Homebuilding boom eats up farmland but boosts state's $1.5 billion sod industry


February 25, 2007|By Ted Shelsby

The same new homes that are gobbling up farmland across Maryland at an alarming rate have provided a boon to the turf grass industry, an often-overlooked sector of the state's agriculture industry.

An estimated 1.1 million acres -- nearly 20 percent of Maryland's land -- is covered by maintained grass, and by far the greatest portion adorns the yards of single-family homes, according to a recent study by the U.S. Department of Agriculture.

The study also concluded that turf grass is a $1.5 billion industry in Maryland, in terms of dollars spent on equipment and the production, maintenance and use of turf grass products and services.

The industry accounts for an estimated 12,730 jobs, two-thirds of them full-time, and wages topped $291 million in 2005, the period covered by the report.

"Life is full of Catch-22s," said Eugene B. Roberts Jr., a member of the Maryland Agricultural Commission, when asked about turf farmers supplying grass to homes sprouting on fields where cows once grazed or crops grew.

Grass is a large component of the so-called green industry, which includes nurseries and greenhouses, and has been the fastest-growing segment of farming in the state over the past five years, he said.

The survey estimates that 937,000 acres of turf grass in Maryland are used for lawns for single-family homes. That amounts to 82.6 percent of the maintained grass in the state.

County government properties come in a distant second with 78,200 acres, which is 6.9 percent of the total.

Driven by one of the hottest real estate development markets in the country, Maryland has the sixth-most-expensive farmland in the nation, according to a USDA survey released last year.

The housing market has been good for suppliers of grass but has been taking a heavy toll on the state's farmland. Maryland has been losing farmland at a rate nearly four times that of the nation as a whole in recent years.

State officials have pointed to the high value of land and the resulting loss of farmland as the biggest threat to Maryland agriculture.

Mary Ellen Setting, assistant secretary of the Maryland Department of Agriculture, stressed the positive side of the turf grass survey. She said the report was "the most comprehensive picture to date of the scope and economic importance of the state's turf grass industry."

"It shows that this segment of the `green' industry is a significant contributor to the state's work force, economy and land use," she said. "Sod farmers are the foundation of a large and growing industry that has great benefit to the environment, as well."

The dense root system of grass makes it very efficient at controlling erosion, the study said. It also improves water quality by filtering runoff and contaminants that could pollute groundwater and the Chesapeake Bay.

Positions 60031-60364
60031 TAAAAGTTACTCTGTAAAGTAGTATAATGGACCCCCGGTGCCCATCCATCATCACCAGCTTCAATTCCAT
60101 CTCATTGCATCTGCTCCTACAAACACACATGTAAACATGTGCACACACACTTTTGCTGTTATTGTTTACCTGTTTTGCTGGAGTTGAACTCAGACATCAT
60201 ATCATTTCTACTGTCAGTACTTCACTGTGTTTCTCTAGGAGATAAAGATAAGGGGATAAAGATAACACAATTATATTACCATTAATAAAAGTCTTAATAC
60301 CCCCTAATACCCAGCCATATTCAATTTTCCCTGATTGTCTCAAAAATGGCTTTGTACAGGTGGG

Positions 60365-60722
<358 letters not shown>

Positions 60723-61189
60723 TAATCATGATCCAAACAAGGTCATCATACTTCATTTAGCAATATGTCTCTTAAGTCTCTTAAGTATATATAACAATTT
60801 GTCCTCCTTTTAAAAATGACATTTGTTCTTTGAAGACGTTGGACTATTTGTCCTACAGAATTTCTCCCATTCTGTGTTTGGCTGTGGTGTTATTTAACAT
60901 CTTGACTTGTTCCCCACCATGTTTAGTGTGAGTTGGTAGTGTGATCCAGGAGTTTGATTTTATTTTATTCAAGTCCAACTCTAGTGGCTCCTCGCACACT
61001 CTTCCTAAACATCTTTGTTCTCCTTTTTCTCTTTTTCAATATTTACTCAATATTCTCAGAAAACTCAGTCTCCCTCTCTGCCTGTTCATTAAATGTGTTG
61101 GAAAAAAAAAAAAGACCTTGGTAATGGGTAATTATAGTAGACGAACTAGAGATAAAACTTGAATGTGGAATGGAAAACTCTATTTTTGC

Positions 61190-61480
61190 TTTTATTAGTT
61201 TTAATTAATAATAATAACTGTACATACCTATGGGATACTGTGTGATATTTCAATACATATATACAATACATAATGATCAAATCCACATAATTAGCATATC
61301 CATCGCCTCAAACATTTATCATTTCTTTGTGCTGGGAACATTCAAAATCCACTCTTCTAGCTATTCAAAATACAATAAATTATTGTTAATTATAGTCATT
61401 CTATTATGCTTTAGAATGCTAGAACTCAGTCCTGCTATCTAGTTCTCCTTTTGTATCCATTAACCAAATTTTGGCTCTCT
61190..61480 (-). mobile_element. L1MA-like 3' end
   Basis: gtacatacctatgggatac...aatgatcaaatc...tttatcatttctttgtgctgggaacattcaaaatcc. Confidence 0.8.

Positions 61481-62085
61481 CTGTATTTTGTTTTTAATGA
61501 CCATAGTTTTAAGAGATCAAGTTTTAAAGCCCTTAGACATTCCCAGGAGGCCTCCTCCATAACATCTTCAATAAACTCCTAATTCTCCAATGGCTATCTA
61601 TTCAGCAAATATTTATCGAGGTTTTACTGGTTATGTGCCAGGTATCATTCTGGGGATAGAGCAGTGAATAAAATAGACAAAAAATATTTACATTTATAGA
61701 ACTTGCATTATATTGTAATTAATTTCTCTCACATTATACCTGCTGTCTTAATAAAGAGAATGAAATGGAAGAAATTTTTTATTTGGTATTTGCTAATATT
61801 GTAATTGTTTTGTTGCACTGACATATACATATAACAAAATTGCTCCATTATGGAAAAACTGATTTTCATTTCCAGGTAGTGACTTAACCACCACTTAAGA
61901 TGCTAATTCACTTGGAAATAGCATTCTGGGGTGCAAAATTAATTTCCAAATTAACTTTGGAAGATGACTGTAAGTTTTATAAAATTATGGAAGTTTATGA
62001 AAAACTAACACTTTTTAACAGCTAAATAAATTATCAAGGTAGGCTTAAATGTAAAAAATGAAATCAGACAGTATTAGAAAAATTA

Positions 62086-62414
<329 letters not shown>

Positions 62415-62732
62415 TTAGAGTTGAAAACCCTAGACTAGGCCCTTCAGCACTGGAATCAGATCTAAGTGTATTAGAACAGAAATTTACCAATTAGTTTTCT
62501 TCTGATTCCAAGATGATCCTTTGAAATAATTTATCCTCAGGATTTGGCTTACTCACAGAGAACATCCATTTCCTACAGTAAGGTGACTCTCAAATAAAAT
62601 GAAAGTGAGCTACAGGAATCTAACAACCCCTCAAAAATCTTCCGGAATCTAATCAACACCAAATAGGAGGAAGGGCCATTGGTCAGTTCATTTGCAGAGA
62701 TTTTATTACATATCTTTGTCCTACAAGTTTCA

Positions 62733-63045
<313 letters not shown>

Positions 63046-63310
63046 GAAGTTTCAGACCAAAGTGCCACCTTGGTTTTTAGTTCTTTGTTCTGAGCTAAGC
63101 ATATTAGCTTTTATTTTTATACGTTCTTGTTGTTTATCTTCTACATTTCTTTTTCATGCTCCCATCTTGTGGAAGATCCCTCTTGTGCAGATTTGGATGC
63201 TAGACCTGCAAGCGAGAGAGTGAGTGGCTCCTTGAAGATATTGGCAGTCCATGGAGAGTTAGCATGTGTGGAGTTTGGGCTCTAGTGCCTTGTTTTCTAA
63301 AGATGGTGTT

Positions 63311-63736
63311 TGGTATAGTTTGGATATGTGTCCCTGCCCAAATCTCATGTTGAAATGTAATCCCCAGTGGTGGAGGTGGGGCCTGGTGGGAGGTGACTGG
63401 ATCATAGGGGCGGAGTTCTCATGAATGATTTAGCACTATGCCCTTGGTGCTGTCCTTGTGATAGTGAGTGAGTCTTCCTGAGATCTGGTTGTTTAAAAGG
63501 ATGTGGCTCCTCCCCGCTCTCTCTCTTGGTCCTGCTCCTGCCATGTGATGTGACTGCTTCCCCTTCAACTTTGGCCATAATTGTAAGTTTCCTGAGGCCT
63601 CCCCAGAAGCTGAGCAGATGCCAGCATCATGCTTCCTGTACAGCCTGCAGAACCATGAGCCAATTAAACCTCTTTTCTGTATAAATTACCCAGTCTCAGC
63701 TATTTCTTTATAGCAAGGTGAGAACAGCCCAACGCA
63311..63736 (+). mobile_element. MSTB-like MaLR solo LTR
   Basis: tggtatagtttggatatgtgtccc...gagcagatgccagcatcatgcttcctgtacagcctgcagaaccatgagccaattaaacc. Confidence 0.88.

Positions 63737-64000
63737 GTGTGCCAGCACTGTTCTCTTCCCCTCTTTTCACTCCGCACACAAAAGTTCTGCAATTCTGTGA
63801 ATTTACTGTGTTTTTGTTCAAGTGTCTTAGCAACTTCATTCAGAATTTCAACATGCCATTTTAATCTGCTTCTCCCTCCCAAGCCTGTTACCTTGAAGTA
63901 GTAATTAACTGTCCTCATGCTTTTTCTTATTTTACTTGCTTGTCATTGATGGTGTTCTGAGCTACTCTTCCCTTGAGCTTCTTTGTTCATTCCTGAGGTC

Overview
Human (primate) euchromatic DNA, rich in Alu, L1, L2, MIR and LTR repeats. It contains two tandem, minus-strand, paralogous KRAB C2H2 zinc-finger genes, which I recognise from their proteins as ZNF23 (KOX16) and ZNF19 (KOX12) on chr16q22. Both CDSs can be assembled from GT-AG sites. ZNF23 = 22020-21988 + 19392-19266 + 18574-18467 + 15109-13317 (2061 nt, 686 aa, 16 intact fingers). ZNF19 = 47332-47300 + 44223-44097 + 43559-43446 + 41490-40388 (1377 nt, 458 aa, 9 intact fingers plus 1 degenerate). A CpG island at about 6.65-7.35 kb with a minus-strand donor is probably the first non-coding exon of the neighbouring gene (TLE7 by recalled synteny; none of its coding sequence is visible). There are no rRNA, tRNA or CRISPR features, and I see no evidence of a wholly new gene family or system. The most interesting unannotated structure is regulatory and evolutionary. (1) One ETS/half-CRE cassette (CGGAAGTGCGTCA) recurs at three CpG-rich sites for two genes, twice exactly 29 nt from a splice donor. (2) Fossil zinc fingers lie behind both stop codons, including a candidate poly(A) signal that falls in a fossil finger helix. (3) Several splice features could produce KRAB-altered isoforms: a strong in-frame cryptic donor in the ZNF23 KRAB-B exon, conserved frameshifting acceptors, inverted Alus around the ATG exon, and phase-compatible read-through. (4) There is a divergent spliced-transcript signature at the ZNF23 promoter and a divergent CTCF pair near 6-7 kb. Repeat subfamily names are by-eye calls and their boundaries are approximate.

Other findings of the study:

Nearly 31,000 acres of new turf was installed in 2005 at a cost of $89 million. Single-family homes accounted for 28,190 acres.

Lawn care companies employed the most workers -- 5,800 -- followed by golf courses with 2,330 and schools with 1,200 turf maintenance workers.

Golf courses spend more than any other sector on turf maintenance, more than $5,000 an acre per year.

Roberts said the survey was done to quantify the contributions of turf grass to the state's economy in hopes that the University of Maryland would continue its research in support of the industry.

Polling farmers

Rep. Wayne T. Gilchrest is stomping rural regions of the state to get a feel for what farmers would like to see in the new national farm bill.

In addition to visits to farms, the 1st District Republican has scheduled town meetings, including one in Harford County.

"We want to talk with those people directly affected by the farm bill and hear their views on how it can be improved to help protect the family farm and keep agriculture viable," said Gilchrest, whose district covers the Eastern Shore and parts of Harford, Baltimore and Anne Arundel counties.

Two sessions will be held tomorrow, the first at 8:30 a.m. at the Linkwood-Salem Volunteer Fire Company, 3905 Ocean Gateway in Linkwood, and the second at 7 p.m. at the USDA Service Center, 30730 Park Drive in Princess Anne.

Two sessions will be held Tuesday. The first will start at 8 a.m. at the Cecilton Volunteer Fire Company, 110 E. Main St., in Cecilton. The second will be held at noon at the University of Maryland Cooperative Extension office, 2335 Rock Spring Road in Forest Hill.

The final session will be held March 5 in the first-floor meeting room of the Arundel Center, 44 Calvert St. in Annapolis.

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